Beyonce – BLACK PARADE | Lyrics Meaning & Song Review

Beyonce released a brand new track in celebration of Juneteenth, amidst the global pandemic and protests going all over the world. She intends to spread some positivity with this song as she explains on Instagram;

Happy Juneteenth Weekend! I hope we continue to share joy and celebrate each other, even in the midst of struggle. Please continue to remember our beauty, strength, and power.
“BLACK PARADE” celebrates you, your voice, and your joy and will benefit Black-owned small businesses.

The proceeds of this song will be going towards BeyGOOD Black Business Impact Fund, which supports small businesses owned by African Americans.

What is Juneteenth?

Juneteenth, also known as Freedom Day, Jubilee Day, Liberation Day, and Emancipation Day, is a holiday celebrating the emancipation of those who had been enslaved in the United States. Originating in Texas, it is now celebrated annually on the 19th of June. Specifically, it commemorates Union army general Gordon Granger announcing federal orders in Galveston, Texas, on June 19, 1865, proclaiming that all slaves in Texas were free. [Source: Wikipedia]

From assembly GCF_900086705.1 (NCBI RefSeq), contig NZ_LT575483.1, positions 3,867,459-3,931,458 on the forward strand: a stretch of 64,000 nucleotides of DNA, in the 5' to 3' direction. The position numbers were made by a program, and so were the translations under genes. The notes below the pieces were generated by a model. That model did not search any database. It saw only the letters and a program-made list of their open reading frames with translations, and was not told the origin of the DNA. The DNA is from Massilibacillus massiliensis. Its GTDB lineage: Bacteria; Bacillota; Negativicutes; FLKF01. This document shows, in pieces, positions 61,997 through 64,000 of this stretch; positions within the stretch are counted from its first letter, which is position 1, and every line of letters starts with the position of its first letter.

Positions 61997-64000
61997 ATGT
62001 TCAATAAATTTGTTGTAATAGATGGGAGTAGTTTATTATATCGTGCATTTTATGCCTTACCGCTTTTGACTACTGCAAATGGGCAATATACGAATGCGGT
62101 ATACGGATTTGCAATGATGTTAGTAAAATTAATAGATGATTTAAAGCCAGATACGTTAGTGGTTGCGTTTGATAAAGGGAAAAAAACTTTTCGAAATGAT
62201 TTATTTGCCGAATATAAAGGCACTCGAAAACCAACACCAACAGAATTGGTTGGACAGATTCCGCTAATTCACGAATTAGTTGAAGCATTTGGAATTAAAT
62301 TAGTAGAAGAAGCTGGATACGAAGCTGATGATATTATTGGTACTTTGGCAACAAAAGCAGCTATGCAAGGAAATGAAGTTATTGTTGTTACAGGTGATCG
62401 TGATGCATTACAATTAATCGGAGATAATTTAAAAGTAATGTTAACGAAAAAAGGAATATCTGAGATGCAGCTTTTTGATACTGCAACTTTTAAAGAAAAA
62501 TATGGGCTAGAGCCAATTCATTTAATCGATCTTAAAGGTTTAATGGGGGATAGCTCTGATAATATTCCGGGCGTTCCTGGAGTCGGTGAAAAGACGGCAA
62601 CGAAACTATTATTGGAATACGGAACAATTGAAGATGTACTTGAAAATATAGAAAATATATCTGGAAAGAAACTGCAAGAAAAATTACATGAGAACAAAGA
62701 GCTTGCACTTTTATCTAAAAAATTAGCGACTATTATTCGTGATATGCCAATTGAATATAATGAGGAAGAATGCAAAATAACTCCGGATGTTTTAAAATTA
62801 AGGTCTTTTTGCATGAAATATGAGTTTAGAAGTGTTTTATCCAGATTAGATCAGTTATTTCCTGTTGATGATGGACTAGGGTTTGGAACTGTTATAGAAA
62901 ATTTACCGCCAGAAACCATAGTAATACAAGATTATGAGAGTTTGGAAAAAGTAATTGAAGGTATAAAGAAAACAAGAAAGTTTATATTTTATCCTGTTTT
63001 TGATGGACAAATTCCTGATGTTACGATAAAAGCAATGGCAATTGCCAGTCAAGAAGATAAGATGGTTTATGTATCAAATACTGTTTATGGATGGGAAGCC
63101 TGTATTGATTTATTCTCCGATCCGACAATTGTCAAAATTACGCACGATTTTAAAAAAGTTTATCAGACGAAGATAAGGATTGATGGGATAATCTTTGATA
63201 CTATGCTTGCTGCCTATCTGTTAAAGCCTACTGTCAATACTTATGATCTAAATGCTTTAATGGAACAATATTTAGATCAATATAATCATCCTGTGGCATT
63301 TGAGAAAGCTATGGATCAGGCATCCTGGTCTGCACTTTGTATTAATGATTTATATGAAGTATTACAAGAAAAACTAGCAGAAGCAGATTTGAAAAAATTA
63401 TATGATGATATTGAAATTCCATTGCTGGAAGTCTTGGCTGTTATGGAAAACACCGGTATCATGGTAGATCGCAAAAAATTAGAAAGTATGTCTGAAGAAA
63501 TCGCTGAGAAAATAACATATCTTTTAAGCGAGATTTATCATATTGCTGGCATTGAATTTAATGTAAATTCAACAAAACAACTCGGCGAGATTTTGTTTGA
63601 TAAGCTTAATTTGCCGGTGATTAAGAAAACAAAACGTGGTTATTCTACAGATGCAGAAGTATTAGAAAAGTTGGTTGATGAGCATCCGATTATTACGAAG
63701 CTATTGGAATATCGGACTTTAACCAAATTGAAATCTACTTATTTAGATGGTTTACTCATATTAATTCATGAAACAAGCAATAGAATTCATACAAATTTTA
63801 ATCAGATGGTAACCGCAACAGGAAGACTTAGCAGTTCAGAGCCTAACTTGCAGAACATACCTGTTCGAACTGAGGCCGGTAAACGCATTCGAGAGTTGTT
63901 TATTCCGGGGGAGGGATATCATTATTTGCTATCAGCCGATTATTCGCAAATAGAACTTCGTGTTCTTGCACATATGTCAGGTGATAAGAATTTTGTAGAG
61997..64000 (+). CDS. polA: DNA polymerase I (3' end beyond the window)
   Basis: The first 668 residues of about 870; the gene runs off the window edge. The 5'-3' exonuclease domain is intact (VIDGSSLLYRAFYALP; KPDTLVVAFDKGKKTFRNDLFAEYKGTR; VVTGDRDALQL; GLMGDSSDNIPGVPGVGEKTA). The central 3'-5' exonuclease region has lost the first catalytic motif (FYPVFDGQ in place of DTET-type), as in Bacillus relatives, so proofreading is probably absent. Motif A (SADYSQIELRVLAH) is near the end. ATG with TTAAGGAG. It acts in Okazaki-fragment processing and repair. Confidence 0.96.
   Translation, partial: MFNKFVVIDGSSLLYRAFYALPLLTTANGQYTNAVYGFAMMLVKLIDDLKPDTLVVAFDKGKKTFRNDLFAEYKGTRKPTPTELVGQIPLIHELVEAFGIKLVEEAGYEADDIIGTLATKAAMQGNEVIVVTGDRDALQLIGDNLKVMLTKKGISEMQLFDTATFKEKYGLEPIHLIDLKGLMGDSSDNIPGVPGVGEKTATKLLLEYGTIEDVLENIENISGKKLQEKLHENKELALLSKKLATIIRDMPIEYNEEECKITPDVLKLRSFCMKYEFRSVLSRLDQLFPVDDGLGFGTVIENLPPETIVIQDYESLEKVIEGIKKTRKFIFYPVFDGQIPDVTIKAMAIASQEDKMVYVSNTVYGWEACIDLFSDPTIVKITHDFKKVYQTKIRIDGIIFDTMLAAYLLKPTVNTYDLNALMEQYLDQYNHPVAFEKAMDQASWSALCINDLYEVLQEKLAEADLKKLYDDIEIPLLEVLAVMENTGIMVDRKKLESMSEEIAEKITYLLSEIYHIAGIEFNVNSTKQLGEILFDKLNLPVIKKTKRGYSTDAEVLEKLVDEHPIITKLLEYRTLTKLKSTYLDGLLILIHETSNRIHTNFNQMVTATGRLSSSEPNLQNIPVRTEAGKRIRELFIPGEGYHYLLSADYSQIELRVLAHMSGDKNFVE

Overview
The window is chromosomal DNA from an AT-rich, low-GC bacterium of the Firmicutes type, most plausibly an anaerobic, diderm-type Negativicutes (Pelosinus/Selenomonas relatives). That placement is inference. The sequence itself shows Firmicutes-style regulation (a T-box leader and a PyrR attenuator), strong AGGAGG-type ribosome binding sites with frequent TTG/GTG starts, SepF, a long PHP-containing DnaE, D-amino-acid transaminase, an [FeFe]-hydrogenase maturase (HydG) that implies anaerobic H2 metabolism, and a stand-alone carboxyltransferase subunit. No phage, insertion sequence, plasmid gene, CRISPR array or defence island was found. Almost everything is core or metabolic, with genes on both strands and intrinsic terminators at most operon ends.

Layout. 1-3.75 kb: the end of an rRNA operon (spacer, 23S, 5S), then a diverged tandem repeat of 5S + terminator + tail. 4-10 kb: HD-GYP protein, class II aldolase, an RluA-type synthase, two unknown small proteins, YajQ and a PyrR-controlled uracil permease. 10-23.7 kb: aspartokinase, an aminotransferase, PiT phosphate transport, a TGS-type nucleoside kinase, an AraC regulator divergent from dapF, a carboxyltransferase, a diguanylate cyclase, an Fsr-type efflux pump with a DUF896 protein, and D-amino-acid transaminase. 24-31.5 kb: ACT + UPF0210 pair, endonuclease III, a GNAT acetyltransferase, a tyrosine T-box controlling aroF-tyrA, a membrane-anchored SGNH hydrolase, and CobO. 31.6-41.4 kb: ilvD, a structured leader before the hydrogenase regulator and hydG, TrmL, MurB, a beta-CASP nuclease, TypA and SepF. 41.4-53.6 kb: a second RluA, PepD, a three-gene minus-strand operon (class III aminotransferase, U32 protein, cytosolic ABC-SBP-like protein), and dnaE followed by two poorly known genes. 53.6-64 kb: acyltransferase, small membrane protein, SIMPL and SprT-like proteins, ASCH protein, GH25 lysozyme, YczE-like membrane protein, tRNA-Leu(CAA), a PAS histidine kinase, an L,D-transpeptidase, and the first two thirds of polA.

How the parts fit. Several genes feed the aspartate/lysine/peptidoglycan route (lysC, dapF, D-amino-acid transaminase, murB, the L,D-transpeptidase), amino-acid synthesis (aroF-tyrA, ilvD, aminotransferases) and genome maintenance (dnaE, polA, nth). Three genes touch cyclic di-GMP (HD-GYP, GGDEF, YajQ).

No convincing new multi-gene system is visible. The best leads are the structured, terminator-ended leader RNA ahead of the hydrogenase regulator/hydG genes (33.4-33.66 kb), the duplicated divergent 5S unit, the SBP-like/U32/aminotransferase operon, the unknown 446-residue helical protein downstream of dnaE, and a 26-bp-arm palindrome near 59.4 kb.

Listen to “BLACK PARADE” by Beyonce

Meaning of “BLACK PARADE” by Beyonce

Verse 1

Beyonce references her hometown Houston, Texas as ‘south.’ However, ‘south’ also could refer to ‘South Africa’ which is often considered to be the birthplace of humanity and the home soil of African Americans. She calls ‘south’ as her roots, and in the song, she is going back to her roots. Beyonce also references the ‘Baobabs’ tree which is native to the African sub-continent.

‘Ankh’ is an ancient Egyptian symbol representing the word ‘life,’ and often called ‘Key of Life.’ ‘Oshun’ is yet another reference to Egyptian mythology. Oshun is the goddess of divinity, femininity, fertility, beauty and love.

Beyonce wearing ‘Ankh’ pendant (Image: Genius)

‘Dashiki’ is a colourful clothing design type mostly common in African culture.

All these references to African culture, history, and love, make the first verse of “BLACK PARADE” one of the most effective verses on the song.